Experience does not revamp basic capacities?

I came across an article by Pinker, which then came up in comments on the Savage Minds blog.

I must say that I never finished The Language Instinct, and I think his work is interesting but doesn’t quite get there for me. (I quite like Deacon’s argument about that language evolved to the human brain, and I think the truth is something along the lines of mutual construction) The take-home point I got from the article was that the media/ technology are not evil because doing one thing does not change how your brain works in regards to any other things. In Pinker’s words, “Experience does not revamp the basic information-processing capacities of the brain.” I wonder though if Pinker’s point about the media is made through ignoring a lot of ways that certain abilities and traits end up being clustered or the very real effects of certain types of experiences, albeit experiences a bit less banal than watching TV or using a computer. Yet there are so many different types of ‘activities’ when it comes to the brain. I remember reading not that long ago about a study that concluded (something along the lines of) physical activity being a better way to reduce your risk of Alzheimers than doing brain puzzles.

Anyway, while I am no advocate for using scientific models for understanding societies, this article seemed to come at the perfect time because I have been thinking about our expectations when it comes to certain experiences revamping the way we interact with others. I think a questioning of the value of such a logic underlying place based policies and participation is really opened up in an article I just read by Burton, Goodlad and Croft (2006).

Perhaps there is something innately appealing to people in the idea of sympathetic magic. Or perhaps it is more accurate to suggest that this could be understood through the idea of icons, that a part of something can stand in for the whole thing.

We take day to day social interactions to mean, or have significance, beyond what is overtly communicated. She is not talking to me or he brought me over a cup of coffee achieves more than me getting some silence or a cup of coffee. Not only are such actions able to communicate information beyond the actual physical acts, which we can only understand with ‘insider knowledge’, but they can be acts of social work when it comes to negotiating relationships.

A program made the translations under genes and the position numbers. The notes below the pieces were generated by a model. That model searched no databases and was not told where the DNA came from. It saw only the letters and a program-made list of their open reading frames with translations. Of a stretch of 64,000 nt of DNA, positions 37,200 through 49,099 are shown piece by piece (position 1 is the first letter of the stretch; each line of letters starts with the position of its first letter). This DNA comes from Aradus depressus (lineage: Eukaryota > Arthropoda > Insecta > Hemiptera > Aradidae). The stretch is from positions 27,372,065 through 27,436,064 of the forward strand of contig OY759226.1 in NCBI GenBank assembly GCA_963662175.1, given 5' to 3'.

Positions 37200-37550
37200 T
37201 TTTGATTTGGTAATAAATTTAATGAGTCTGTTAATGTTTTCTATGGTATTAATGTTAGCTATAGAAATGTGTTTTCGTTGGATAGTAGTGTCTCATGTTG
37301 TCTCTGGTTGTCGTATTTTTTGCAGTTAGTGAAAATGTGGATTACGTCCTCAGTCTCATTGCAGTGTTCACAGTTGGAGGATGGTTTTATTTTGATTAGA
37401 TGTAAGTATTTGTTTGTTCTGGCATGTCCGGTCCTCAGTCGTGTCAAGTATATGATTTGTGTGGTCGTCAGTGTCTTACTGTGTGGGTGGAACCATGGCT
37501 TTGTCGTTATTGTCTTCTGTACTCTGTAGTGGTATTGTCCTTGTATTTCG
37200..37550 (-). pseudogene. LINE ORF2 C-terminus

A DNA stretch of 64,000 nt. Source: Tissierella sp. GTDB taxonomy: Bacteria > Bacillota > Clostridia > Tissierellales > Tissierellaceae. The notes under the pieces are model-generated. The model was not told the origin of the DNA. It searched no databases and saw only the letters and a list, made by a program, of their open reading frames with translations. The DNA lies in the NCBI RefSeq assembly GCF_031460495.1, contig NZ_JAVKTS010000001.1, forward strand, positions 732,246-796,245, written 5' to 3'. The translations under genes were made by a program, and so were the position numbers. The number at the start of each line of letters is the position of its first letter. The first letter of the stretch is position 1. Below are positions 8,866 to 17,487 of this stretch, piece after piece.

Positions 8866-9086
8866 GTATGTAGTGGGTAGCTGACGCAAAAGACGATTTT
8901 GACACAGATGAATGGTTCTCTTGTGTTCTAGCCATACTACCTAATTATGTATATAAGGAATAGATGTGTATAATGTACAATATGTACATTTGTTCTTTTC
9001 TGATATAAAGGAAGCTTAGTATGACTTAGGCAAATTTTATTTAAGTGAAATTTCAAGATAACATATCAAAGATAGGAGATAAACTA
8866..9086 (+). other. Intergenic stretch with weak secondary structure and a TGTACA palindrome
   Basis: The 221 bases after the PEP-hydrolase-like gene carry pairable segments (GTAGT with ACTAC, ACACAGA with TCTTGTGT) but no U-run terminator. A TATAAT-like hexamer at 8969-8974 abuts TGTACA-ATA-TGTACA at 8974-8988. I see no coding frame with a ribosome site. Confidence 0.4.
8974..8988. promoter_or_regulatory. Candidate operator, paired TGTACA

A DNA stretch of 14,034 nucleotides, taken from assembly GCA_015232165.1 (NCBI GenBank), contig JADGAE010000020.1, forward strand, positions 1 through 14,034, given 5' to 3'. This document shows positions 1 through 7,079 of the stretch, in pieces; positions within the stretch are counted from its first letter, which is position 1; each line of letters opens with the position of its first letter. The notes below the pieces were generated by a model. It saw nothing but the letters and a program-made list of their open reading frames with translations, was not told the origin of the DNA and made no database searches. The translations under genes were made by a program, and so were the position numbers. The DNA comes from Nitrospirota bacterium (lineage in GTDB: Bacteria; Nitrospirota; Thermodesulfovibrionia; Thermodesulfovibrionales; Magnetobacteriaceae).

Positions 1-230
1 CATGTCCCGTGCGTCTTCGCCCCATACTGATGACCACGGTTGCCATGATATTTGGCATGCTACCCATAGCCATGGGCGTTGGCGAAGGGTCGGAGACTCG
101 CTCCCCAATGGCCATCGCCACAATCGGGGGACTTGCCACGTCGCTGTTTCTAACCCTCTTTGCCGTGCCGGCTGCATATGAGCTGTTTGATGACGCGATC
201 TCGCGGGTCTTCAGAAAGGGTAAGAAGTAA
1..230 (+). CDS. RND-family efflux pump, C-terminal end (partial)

Maybe social research also relies on such a logic. After all if a theory does not extend your understanding beyond the words it contains, then what is the point? Yet this is not that much of a point and I could be lumping together any sort of model for understanding models along with inference.

Clearly I have not worked this through, but it is an interesting article by Pinker.

Burton, P., R. Goodlad, and J. Croft. 2006. How Would We Know What Works?: Context and Complexity in the Evaluation of Community Involvement. Evaluation 12:294.

Advertisements

Tags:

One Response to “Experience does not revamp basic capacities?”

  1. Tracey Says:

    http://www.abc.net.au/unleashed/stories/s2952316.htm
    This article on the ABC’s website reminded me of Pinker’s article. Mark Newton (who works for an Australian ISP) argues against censorship because being exposed to what may be deemed undesirable material (less acceptable porn, images of violence, sexist song lyrics) does not change behaviour. He sees society as being on a progressive march towards enfocing less ‘protection’, and increasing freedom, for its members. This is described using the language of trust – humans have capabilities and we should trust in them – and also reciprocation – why should we trust our elected representatives if they do not trust us.

    I do not see that society is necessarily on a progressive march towards ever increasing freedom. Overall I do not think that this article is particularly remarkable, but I think the fact that human behaviour is unable to be explained through deterministic models means these sorts of conversations will not go away any time soon.

Leave a Reply

Fill in your details below or click an icon to log in:

WordPress.com Logo

You are commenting using your WordPress.com account. Log Out / Change )

Twitter picture

You are commenting using your Twitter account. Log Out / Change )

Facebook photo

You are commenting using your Facebook account. Log Out / Change )

Google+ photo

You are commenting using your Google+ account. Log Out / Change )

Connecting to %s